Doorstop Interview, Opening of Australian Embassy, Jakarta
JULIE BISHOP Ladies and gentleman, I am delighted that you are meeting here in the courtyard of the new Australian Embassy in Jakarta and I was delighted to have the opportunity to officially open our embassy in Indonesia and our ASEAN mission for the region.
We were honoured to have so many distinguished guests from Indonesia here at our official opening including former President Habibie. He is a neighbour so we're particularly pleased to see him here.
This building symbolises the strength and durability of our two way relationship. Australia and Indonesia are close neighbours, close friends, we cooperate across a whole range of areas. And having this most significant building here really symbolises the strength of that relationship. Indeed, as I pointed out during the speech today, this is Australia's largest overseas embassy and I think it is fitting it should be here in Jakarta.
Tomorrow I will be opening the Australia's consulate general in Makassar, again underscoring the strength, depth, and the breadth of the Australia Indonesia relationship.
JOURNALIST This began, and I guess the thought for this building began after the attack on the former building in 2004. I gather the security here is second to none.
JULIE BISHOP We are constantly reviewing the safety and security of our representatives overseas and here in Indonesia, the Jakarta Embassy takes into account some of the best technology, best design, as well as the creativity of the Australian people. So security of course was an issue and likewise we needed a building that spoke to the strength and the importance of the relationship.
JOURNALIST Minister Bishop, you've arrived in Jakarta in what looks like a growing crisis regarding the standoff in what Indonesia says is its exclusive economic zone, there is a fishing boat that has been sunk by the Chinese but the Indonesians have not approved. Where does Australia stand on this?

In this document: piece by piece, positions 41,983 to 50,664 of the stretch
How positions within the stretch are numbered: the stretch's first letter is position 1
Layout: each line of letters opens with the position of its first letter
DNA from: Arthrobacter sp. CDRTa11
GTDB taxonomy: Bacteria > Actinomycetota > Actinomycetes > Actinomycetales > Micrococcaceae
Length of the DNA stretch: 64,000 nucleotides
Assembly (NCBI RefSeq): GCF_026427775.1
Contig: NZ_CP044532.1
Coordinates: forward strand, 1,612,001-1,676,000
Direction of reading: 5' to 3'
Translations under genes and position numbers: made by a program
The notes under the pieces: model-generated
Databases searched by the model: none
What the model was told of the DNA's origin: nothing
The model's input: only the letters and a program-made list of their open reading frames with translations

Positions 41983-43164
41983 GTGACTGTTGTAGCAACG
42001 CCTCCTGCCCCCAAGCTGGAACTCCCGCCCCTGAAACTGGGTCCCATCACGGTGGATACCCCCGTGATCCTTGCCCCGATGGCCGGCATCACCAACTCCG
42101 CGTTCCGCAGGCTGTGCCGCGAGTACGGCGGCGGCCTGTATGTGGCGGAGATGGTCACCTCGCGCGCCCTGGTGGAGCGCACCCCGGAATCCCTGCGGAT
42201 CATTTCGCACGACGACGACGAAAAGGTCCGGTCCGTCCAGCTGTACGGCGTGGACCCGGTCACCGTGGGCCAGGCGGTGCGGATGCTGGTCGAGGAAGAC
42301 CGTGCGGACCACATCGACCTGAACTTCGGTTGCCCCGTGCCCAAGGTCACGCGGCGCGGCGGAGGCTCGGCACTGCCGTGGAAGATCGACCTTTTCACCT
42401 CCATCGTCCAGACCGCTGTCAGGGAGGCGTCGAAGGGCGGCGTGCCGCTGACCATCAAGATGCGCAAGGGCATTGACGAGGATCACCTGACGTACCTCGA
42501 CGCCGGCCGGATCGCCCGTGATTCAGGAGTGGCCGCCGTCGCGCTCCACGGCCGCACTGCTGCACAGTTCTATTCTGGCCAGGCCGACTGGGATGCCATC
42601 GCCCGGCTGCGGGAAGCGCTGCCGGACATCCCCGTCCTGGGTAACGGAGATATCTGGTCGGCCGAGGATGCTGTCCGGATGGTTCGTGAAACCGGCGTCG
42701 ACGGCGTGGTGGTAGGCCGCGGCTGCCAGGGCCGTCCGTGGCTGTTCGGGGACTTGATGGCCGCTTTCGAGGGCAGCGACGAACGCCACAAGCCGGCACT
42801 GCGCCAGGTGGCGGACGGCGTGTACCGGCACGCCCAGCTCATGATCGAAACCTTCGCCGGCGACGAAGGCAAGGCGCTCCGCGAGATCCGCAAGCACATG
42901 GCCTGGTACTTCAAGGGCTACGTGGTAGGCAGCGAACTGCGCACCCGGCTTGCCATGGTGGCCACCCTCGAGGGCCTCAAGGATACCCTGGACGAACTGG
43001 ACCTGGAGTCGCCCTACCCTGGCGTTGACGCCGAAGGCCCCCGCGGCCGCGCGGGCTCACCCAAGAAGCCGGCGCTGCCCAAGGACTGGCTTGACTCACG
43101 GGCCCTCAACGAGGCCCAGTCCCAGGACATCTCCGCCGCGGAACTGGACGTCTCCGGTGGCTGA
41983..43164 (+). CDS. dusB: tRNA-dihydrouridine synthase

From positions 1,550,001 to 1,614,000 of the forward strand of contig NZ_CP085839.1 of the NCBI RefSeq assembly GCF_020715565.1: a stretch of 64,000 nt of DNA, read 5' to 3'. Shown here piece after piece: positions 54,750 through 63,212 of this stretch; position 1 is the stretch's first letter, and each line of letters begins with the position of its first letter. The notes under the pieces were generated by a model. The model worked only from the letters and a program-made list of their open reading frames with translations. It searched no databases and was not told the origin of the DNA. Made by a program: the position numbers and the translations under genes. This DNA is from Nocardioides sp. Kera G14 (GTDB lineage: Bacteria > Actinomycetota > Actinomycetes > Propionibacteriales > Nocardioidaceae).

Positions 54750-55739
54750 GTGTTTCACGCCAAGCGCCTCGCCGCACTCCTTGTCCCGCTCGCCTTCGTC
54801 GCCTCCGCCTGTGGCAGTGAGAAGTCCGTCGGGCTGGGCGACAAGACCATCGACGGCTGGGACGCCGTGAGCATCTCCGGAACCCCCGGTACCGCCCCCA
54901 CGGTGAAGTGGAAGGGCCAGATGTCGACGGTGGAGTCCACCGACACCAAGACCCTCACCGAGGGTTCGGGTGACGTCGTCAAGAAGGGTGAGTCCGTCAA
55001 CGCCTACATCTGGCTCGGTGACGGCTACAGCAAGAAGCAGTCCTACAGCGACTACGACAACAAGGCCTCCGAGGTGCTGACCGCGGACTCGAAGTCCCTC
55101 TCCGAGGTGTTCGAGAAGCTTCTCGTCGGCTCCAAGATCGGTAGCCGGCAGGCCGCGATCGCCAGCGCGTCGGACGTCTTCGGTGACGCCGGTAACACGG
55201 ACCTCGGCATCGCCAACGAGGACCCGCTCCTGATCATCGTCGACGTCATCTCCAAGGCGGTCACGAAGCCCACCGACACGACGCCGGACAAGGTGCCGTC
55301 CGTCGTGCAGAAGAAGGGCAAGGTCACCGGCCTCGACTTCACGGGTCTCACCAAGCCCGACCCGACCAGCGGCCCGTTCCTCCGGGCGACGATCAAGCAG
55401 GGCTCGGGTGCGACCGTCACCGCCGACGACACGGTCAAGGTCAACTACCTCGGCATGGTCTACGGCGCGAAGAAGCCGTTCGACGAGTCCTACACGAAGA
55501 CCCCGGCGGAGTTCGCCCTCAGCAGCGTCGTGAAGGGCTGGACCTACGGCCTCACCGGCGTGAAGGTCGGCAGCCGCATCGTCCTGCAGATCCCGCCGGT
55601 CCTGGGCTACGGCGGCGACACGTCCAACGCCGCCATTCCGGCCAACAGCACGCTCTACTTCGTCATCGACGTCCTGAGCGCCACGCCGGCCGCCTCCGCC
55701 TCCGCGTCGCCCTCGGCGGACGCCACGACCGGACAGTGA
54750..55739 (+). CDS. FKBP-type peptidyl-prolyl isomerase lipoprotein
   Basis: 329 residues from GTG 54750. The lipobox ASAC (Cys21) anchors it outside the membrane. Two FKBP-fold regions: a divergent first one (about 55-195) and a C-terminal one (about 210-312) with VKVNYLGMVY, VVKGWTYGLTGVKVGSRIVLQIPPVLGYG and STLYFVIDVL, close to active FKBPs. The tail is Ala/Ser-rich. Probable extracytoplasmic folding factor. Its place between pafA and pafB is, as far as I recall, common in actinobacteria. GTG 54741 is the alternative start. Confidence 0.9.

JULIE BISHOP I have had discussions with Foreign Minister Marsudi and with the Minister for Political and Security Affairs, Minister Luhut, and also Vice President Kalla, and it is clear that there has been an incident involving a Chinese fishing boat in these waters. Australia takes this opportunity to reiterate the importance of all nations adhering to international law. There must be freedom of navigation and freedom of over-flight in the South China Sea. All countries must adhere to the international legal principles that ensure that we can have a rules-based order. I am not aware of the specific details, I've had a general discussion about the matter, I understand that Indonesia will likely make a statement about this. But I have taken this opportunity to reiterate our view that international law must be paramount and that all countries must do all they can to de-escalate tensions, to negotiate in a peaceful way any differences and to ensure that this doesn't become an area of increasing tensions but an area of decreasing tensions.
JOURNALIST Is there a sense that Beijing is getting that message, Minister, given that Indonesia is not even a claimant in this growing hostile area. Is there a sense they're getting that message?
JULIE BISHOP Australia is not a claimant either and that's why we do not take sides when it comes to territorial claims, but we do have an interest in ensuring that the South China Sea enables trade to flow in an unimpeded way. We support the right of freedom of over-flight and freedom of navigation and we urge all countries to ensure that any differences are negotiated peacefully. And I believe that Indonesia takes a similar stand.
JOURNALIST Looks like the Chinese are arguing that this is part of their traditional fishing grounds, sounds a bit farcical as it is about 2,000 km from the mainland of China.